Felex Share, Harare Bureau
President Emmerson Mnangagwa is walking the talk on reforms and anyone who wins Monday’s harmonised elections would have done so freely, the Association of Free Research and International Cooperation (AFRIC) said yesterday.
AFRIC is a community of independent researchers, experts and activists from countries such Germany, Ukraine Sweden, Switzerland, Russia, Cape Verde, Mongolia, South Africa and Mozambique.
The organisation has 43 observers who are in the country for the polls.
Some of them have been in the country for 40 days to assess the pre-election environment.
AFRIC head of delegation, Professor Jose Matemulane said the environment was conducive for credible polls as the pre-election atmosphere had been non-violent.
“We have been in the country for 40 days and moved around the country and the assessment is good,” he said.
“It is peaceful. I felt the security. It is not about seeing it but also feeling it. I can’t even compare with other countries but for now it is one of the safest places to be.”
He said from their assessment, President Mnangagwa was sticking to his promises of a free, fair and credible election.
“He is walking the talk for sure,” said Prof Matemulane.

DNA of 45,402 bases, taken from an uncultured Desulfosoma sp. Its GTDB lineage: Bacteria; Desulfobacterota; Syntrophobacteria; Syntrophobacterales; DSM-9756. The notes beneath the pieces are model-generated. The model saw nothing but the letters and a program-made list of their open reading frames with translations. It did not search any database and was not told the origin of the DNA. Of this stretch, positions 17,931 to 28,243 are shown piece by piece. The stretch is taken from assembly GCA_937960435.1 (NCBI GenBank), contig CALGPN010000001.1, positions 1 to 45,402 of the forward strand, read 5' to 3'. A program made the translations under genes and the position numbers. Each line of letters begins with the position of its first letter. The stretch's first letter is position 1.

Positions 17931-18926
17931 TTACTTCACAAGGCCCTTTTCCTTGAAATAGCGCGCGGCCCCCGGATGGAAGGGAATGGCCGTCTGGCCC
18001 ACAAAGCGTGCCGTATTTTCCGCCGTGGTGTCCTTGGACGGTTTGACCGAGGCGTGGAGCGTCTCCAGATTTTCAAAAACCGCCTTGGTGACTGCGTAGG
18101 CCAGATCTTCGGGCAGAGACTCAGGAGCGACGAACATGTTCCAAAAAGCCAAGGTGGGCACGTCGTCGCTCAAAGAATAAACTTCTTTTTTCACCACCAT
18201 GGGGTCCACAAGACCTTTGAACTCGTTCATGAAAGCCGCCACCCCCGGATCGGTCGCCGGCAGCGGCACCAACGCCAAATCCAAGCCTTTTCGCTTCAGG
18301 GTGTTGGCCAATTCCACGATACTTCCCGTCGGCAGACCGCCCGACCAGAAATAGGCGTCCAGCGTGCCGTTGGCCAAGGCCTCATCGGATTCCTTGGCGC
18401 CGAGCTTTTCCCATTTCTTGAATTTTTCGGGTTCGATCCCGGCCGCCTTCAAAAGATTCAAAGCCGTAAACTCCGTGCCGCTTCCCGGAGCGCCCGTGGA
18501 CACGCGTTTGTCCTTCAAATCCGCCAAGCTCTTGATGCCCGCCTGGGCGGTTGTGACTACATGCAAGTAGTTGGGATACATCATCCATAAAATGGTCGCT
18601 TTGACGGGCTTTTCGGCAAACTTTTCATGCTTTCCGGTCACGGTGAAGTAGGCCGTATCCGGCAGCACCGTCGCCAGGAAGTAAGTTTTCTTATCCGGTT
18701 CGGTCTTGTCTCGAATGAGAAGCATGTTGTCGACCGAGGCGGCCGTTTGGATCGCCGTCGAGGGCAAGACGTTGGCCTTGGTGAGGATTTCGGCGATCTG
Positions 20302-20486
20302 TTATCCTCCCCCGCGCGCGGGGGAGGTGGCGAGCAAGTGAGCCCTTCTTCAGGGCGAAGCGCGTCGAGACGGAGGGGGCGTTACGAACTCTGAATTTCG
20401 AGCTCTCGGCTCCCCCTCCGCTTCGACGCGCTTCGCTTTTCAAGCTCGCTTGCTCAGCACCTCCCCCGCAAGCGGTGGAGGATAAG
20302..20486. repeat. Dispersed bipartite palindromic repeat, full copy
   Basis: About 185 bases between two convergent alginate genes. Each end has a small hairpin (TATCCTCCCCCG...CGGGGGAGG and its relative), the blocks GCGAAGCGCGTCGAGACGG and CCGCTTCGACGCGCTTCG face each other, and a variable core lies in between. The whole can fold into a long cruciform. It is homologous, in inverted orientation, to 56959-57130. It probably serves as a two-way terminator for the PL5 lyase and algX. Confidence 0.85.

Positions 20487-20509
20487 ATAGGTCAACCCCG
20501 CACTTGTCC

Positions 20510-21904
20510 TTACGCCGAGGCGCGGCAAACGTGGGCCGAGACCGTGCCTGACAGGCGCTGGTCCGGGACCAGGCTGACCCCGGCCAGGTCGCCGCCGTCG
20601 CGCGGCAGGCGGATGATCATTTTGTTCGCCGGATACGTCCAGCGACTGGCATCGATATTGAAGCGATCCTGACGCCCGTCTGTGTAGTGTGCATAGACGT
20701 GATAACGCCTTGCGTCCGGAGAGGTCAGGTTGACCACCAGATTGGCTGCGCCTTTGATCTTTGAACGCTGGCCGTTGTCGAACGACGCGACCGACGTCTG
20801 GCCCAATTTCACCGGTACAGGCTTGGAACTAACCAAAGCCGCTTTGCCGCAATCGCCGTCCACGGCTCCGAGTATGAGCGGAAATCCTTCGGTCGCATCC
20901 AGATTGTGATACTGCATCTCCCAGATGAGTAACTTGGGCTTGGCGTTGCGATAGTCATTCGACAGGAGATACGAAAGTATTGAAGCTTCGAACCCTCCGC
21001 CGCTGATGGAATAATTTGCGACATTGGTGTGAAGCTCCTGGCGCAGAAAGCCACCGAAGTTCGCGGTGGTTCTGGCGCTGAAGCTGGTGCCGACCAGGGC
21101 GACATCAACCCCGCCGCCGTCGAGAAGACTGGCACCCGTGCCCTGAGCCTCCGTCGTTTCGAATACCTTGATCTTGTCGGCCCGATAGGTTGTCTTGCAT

“Some of the measures and policies he announced are being implemented. Zimbabweans now have a chance to figure what they need through the ballot. Zimbabweans are waiting for this moment.”
Prof Matemulane said they were in the country to “balance the informational space bringing impartial and reliable opinions free of speculations and attempts to delegitimise the election process.”
“Our presence in Zimbabwe aims to fulfil the goals of acting as the real embassy of transparency and legitimacy of the upcoming election process,” Prof Matemulane said.
“We fully share and strongly embrace the belief that African problems require African solutions on the contrary to ‘Euro or Amero-Africanised’ solutions which are brought and implemented by Western States financing organisations and are used to get incredible profits for themselves.”
President of Honour of Prussian Society from Germany Mr Volker Tschapke commended Zimbabweans for maintaining peace.
He is part of the AFRIC Observer Mission.
“I could see on the television in Germany what happened a few months (transition) here,” said Mr Tschapke.
“It is something unique. We have never had that in the world because it was totally peaceful and there was no drop of blood. This is a very important foundation for the coming elections. We are proud and it is very critical that we are here and see what is going on. What we have realised is good. It is like a mood before Christmas, everybody is happy about what is coming. It is very peaceful. I am grateful that I am a partner of this historic moment of Zimbabwe. I pray for Zimbabwe this election and wish all the best.”
Many observer missions have hailed the peaceful pre-election environment.
In separate media briefings yesterday, the African Union, Comesa, Sadc and the United States said they expected the elections to be conducted in accordance with the country’s laws.